Ibn Battuta : The Great Traveler
biography

Ibn Battuta : The Great Traveler

Ibn Battuta, a great traveler, was born on 24 February 1304 AD in the city of Tanzah in Morocco. Born into an aristocratic Muslim family. His father was a Qazi. According to him, his family is the descendant of the Lavata nomadic people of West Africa.

Ibn Battuta (1304-1369) Aged- (64-65)

Full Name: Abu Abdullah Muhammad Ibn Abdullah Muhammad Al-Lawati Al Tanzi Ibn Battuta. In short, he is known as 'Ibn Battuta.' And also known as Maulana Badruddin (India) and Shams-ud-Din (China).

He was born in an aristocratic Muslim family on 24 February 1304 AD in the city of Tanzah in Morocco. His father was a Qazi. According to him, his family is the descendant of the Lavata nomadic people of West Africa.

Credits : Hadith of the day

Ibn Battuta has traveled from one place to another all his life. He is famous for traveling the world. From the age of twenty-one, in the next 30 years of his life, he has traveled about 65,000 miles(1,21,000 km) or (1,17,000 km). He is the only tourist who has visited the entire Muslim world during his time.

Ibn Battuta's world tour began in 1325. He came to Makkah at the age of 21 to perform Hajj. He did not return to his homeland after completing the Hajj. From there, he went to Arabia, Persia, Egypt, Syria, Iraq, Iran, Kazakhstan, Afghanistan, Pakistan, Maldives, India, Bangladesh, Sri Lanka, Southeast Asia, and China, all alone. He met the sultans of these countries at that time, and during his travels, he also met famous personalities and many scholars of these regions.

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During his travels, he encountered various incidents. He was attacked by a group of robbers on the way to the beach while he was traveling in China. He lost everything in the attack but somehow survived. And in 1345, he left China.

Damascus. Credits: Wikipedia

In China, Ibn Battuta was known as Shams-ud-Din. From there, he left for his home country Morocco in 1348. He then left his homeland again and set out on a journey. During his travels, he arrived in Damascus, Syria, in early 1348. At the local Zahiriya Academy, he met a famous sheikh from Tanzah, Morocco. From him, Ibn Battuta had noticed that his father died fifteen years ago but his mother is still alive. He lived in Damascus until the end of 1347. At that time, there was an epidemic of black fever in Syria and Gaza. He learned from the local qazi that the death rate was exceeding 2,400 per day. At that time, the epidemic was evident. So he left, and he reached Makkah through Egypt at that time and after performing Hajj, he reached his own country and when he arrived there, he saw that his mother had passed away. When he reached his hometown of Tanjah, he fell ill.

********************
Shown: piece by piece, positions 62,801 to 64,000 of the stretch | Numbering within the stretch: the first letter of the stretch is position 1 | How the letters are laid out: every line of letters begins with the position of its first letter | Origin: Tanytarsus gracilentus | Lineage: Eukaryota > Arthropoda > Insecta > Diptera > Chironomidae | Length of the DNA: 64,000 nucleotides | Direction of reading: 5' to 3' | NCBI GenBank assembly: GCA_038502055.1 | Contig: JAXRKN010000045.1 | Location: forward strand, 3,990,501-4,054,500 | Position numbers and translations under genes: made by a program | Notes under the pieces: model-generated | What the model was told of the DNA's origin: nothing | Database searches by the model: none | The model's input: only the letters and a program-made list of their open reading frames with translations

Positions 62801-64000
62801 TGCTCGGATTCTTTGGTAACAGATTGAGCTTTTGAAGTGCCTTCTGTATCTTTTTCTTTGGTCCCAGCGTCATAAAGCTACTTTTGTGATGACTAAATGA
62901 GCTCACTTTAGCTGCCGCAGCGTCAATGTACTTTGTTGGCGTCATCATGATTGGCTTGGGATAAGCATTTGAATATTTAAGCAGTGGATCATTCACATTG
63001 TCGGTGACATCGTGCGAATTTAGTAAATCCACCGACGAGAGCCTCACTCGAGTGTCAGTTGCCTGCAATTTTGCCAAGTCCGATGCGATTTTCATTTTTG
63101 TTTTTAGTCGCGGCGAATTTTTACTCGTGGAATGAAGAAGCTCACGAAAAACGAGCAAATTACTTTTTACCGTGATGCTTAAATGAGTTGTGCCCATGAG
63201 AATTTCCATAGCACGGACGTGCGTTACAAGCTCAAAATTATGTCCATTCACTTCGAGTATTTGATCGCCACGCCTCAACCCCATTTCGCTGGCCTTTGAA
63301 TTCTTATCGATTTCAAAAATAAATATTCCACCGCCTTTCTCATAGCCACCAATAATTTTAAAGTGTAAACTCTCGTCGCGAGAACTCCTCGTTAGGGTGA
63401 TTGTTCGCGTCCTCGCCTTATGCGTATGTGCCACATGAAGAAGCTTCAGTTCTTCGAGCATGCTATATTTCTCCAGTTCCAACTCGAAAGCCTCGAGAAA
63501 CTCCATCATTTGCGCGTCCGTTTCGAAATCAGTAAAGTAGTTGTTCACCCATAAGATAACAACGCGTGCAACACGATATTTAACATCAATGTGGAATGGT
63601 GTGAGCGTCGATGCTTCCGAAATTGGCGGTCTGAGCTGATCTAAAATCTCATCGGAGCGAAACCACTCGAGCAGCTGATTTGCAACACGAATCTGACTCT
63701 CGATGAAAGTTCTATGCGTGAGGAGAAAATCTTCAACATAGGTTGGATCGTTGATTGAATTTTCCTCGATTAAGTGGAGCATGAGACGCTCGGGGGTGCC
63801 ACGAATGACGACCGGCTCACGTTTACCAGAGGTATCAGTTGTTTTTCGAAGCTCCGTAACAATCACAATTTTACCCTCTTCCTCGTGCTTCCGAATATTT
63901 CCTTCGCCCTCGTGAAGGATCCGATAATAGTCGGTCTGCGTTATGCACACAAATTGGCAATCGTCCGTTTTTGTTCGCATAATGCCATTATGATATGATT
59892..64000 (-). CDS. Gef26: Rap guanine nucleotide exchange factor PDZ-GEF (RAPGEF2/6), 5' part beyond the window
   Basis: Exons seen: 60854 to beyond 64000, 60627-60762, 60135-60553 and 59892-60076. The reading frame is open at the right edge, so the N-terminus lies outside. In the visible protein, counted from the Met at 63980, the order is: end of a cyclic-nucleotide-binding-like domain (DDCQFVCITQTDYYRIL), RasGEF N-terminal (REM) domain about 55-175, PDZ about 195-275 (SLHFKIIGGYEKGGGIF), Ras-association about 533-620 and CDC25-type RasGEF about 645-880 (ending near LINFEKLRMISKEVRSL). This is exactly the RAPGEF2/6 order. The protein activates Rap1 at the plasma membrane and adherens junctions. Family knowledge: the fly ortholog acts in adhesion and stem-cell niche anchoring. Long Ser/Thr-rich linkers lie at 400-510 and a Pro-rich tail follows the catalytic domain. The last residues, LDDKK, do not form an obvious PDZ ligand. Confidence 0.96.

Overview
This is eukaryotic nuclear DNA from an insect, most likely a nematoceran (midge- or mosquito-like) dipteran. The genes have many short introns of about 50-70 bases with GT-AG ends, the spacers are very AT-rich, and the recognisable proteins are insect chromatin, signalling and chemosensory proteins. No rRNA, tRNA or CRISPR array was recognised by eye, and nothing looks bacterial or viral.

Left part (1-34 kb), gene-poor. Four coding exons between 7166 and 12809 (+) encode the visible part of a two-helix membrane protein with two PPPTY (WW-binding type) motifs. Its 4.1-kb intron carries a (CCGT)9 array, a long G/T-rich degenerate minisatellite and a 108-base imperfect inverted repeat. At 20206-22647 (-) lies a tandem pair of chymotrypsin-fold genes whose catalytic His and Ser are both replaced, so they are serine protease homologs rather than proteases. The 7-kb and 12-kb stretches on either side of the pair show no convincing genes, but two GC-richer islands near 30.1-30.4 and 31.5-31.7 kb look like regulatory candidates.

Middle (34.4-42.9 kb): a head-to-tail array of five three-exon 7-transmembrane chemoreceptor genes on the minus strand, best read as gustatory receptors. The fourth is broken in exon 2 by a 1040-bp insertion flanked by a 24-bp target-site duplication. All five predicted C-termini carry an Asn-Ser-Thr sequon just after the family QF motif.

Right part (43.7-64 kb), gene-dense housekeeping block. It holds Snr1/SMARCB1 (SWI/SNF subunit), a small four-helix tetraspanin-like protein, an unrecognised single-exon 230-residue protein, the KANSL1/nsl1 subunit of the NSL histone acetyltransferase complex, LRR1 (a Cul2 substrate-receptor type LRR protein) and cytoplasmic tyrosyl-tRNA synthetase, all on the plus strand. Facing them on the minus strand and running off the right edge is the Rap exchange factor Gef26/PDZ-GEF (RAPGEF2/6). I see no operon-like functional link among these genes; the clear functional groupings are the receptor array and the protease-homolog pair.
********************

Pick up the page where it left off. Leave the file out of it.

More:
After recovering from being bedridden for about three months, Ibn Battuta joined the guards at the request of the Sultan to take part in a war/jihad (struggle, effort). Adfunas, the Christian ruler of Spain, occupied and besieged Jobel (Gibraltar) for ten months. Adfunus had the idea that the siege might defeat the Muslims and capture all of the fortresses together. But Adfunus himself was infected with the kala-azar epidemic and died. Thus, Muslims no longer needed to fight against Adfunas. Since there was no need to fight, Ibn Battuta got a chance to visit Valencia and Granada in Spain. From there, he again reached his hometown of Tanjah.

Credits: Wikipedia (Morocco)

After touring almost all the Muslim empires, he had only one more Muslim country to visit, which was Negroland. In the spring of 1351, Ibn Battuta left the city of Fez for Sijilmasa, north of the Sahara desert. In Sijilmasa, he bought a few camels and spent about four months. From there, he left for Taghaza, the salt mining town, on 16 February 1352. He arrived there after about twenty-five days. According to Ibn Battuta, the houses and mosques were made of salt blocks and the roofs were made of camel skin. There were not many plants in the area and the water was very salty. So, Ibn Battuta spent very little time in Taghaza. He left for Morocco in September 1353 and made his last visit to his homeland in early 1354.

After traveling to about 40 countries in 30 years and returning to his homeland Morocco, Sultan Abu Inan Farisof Morocco hired the poet Ibn Jozaiya to record his travelogue. Rihla was named of his travelogue. It is considered to be one of the most sought after documents about the history of the Muslim Empire in East, Central and South Asia in the 14th century. An English translation of this book was published in 1358.

Death: Ibn Battuta died in 1369 at the age of (64-65). [1]

Thanks for reading this biography. Special thanks to my younger brother Abdullah Al Mamun for help.

References:

[1] Ibn Battuta, Retrieved From : https://en.wikipedia.org/wiki/Ibn_Battuta


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